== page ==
The gingerbread city
Toruń is a land of gingerbread and a certain astronomer who “stopped the Sun and moved the Earth”. Nicolas Copernicus, the author of the modern heliocentric model of the universe, remains to this day the most famous native of the city. His statue can be found in Toruń’s historical Old Town Market Square, just a stone’s throw away from another important attraction of the city – The Living Museum of Gingerbread. Here, you can not only learn about this tasty tradition which dates back to medieval times, but also take part in a gingerbread decorating workshop! If you are up for more tourist attractions, you can take a stroll along the Vistula River to view the city panorama, or search for the Polish version of the Pisa Tower - the Leaning Tower of Toruń. Younger travellers may take an interest in the Baj Pomorski Theatre, a puppet theatre with a characteristic wardrobe-like facade. Check for yourself if there are any magical passages inside…
The city of dwarves
If Snow White were real, this would be her realm. Wrocław is the only place in Poland (or quite possibly, the world), where you can go on a... dwarf hunt. The whole city is studded with small dwarf figurines (krasnale), hidden in various nooks and crannies. Apparently, there are around 380 of them at the moment (and counting!) and you can go looking for the little fellows, using this special map. Joining in the game is a great way of exploring the city, which abounds in tourist attractions, such as the stunning Africarium (an oceanarium exhibiting Africa’s wildlife) or Hydropolis – an interactive science centre, dedicated solely to water. Wrocław’s historical market square is also a must-see, as is the oldest and perhaps the most romantic part of the city – the magical Ostrów Tumski (Cathedral Island).
The Polish origins
Have you really been to Poznań if you have not seen the billy goats? Crowds gather every day in the colourful Old Market Square to watch the two mechanical figures butt their heads as the town hall clock strikes noon. The billy goats are the most recognisable symbol of Poznań but the city has a lot more to offer – for example, there is the Croissant Museum where you can have a taste of St. Martin’s croissants, Poznań’s traditional pastry. Apart from that, the city prides itself on having the largest Palm House in Poland and a number of lakes, including the best known Lake Malta, where various kayaking and rowing competitions take place. Finally, there is the island of Ostrów Tumski (yes, another one in Poland!), which is believed to be the very place where the Polish state was founded over ten centuries ago.
The Neptune’s land
The port city of Gdańsk, along with Gdynia and Sopot, is part of a metropolitan area called Tricity (Trójmiasto). Since all of the cities are located on the Baltic coast, here you can easily combine your sightseeing with a bit of a seaside holiday. The city of Gdańsk, the largest one of the three, is by far the most popular choice among foreign tourists. Visitors from abroad are drawn to its beautiful historical and cultural sites, such as the lively Long Lane (Ulica Długa), leading through the city’s picturesque Old Town, the early 17th century Golden Gate, or the vibrant Long Market (Długi Targ), where you will spot the Neptune’s Fountain - an important symbol of the city. During your tour of Gdańsk, do not forget to go for a walk along the Motława River and take a picture of the city’s iconic landmark - the medieval port crane (Żuraw). For more historical trivia, visit The Gdańsk Shakespeare Theare and find out what the famous English bard has to do with Poland (more than you might think!). If you are more into Poland’s recent history, walk into the European Solidarity Centre, which commemorates anit-communism movements in Europe, including Poland’s victorious Solidarity movement.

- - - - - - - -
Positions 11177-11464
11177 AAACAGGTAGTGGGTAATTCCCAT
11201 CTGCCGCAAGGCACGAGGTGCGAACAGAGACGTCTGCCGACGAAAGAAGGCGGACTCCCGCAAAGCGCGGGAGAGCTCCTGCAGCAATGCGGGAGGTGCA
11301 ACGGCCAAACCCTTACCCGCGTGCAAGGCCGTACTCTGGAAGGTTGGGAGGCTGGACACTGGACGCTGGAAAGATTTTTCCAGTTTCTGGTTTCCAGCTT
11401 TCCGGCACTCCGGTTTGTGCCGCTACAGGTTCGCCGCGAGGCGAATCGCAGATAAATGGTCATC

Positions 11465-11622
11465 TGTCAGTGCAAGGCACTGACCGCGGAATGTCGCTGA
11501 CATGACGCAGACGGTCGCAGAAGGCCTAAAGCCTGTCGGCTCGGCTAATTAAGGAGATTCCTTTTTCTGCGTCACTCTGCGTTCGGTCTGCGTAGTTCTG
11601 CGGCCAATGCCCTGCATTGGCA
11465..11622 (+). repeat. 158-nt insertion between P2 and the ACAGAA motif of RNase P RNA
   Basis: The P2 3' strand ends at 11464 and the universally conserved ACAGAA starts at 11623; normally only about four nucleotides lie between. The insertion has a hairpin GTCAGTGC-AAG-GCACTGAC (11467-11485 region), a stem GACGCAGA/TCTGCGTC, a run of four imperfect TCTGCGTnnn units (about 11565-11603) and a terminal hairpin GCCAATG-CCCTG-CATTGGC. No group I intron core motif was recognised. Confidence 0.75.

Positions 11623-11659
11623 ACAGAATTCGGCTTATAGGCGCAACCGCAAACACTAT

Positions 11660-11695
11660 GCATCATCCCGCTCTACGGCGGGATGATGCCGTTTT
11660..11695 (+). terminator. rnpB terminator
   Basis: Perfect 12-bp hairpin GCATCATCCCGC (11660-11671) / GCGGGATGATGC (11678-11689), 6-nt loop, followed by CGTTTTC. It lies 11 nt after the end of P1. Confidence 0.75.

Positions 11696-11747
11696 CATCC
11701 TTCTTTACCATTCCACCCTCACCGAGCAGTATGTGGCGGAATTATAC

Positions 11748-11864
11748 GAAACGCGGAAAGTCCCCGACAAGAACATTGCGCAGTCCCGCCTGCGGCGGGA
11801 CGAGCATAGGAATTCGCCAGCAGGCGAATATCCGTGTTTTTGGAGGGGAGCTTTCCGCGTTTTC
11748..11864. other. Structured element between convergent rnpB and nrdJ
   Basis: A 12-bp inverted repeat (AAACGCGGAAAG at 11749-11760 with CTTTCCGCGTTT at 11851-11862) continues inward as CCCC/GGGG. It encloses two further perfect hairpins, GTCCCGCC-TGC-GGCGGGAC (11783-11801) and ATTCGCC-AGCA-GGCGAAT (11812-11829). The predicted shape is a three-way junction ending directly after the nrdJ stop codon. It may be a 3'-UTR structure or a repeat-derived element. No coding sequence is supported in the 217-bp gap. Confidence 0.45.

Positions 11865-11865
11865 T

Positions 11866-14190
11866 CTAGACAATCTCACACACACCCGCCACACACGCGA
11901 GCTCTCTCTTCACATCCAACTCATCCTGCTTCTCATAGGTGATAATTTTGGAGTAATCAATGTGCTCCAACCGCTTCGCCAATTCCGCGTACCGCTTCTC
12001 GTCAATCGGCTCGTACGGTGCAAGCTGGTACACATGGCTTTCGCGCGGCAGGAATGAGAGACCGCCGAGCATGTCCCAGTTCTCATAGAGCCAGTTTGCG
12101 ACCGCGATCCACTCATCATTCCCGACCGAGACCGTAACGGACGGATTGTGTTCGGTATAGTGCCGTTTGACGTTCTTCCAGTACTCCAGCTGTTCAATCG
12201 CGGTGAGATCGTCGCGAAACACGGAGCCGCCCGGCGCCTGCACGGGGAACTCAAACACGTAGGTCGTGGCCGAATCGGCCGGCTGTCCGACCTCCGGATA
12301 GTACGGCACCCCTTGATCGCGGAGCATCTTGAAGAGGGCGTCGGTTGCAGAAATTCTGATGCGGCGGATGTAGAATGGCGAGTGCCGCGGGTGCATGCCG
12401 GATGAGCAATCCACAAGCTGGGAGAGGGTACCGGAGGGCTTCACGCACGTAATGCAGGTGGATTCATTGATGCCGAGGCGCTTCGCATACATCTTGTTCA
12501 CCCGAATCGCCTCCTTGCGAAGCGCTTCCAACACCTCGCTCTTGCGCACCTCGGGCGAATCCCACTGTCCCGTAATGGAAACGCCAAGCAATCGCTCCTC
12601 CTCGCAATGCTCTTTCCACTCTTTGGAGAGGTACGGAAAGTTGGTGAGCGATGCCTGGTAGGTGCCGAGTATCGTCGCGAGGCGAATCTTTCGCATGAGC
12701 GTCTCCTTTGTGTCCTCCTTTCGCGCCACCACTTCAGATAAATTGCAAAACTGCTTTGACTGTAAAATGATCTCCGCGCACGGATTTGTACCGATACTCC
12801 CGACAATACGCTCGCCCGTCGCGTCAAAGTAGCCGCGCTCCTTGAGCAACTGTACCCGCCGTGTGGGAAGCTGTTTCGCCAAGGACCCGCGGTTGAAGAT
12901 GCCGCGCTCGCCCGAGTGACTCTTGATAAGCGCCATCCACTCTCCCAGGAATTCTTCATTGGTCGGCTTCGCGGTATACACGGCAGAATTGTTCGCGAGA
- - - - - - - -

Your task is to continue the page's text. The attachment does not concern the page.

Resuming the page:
The kingdom of Krak
It is hardly surprising that so many visitors are captivated by the magic of this place. After all, Kraków has all the components of a good fairytale: a legendary king (Krak or Krakus), a castle (The Wawel Royal Castle), a dragon (The Wawel Dragon) and even a mythical princess, Wanda. How can you make the most of your summer break in Kraków? Explore the city starting from its heart, the Main Market Square with the iconic building of Sukiennice (Cloth Hall) and take a moment to admire the Veit Stoss altarpiece in St. Mary’s Basilica. Go for a stroll towards the old Jewish district of Kazimierz, to take a coffee break and experience the unique bohemian atmosphere of the neighbourhood. Once in Kraków, you should also visit the Wieliczka Salt Mine – its majestic chambers, undeground lakes and magnificent wall carvings make for a truly unforgettable trip!
The summer capital
What can you do in the Polish capital during summer? The city is packed with unmissable historic sites but if you have already seen the Royal Castle, the Old Town and the Palace of Culture, you may want to visit some greener parts of Warsaw. Those who like to bask in the sun, will enjoy a walk in the rooftop gardens of the University of Warsaw Library. Other options include the University of Warsaw's Botanic Garden, the Wilanów Palace and Gardens or the beautiful (and hugely popular) Łazienki Park. If you are more of a music head, you may be interested in the interactive Fryderyk Chopin Museum, an enjoyable place for both adults and children. Science geeks on the other hand, should not miss the chance to visit the largest science centre in Poland - the Copernicus Science Centre and the Heavens of Copernicus Planetarium will teach you more about science than any textbook can.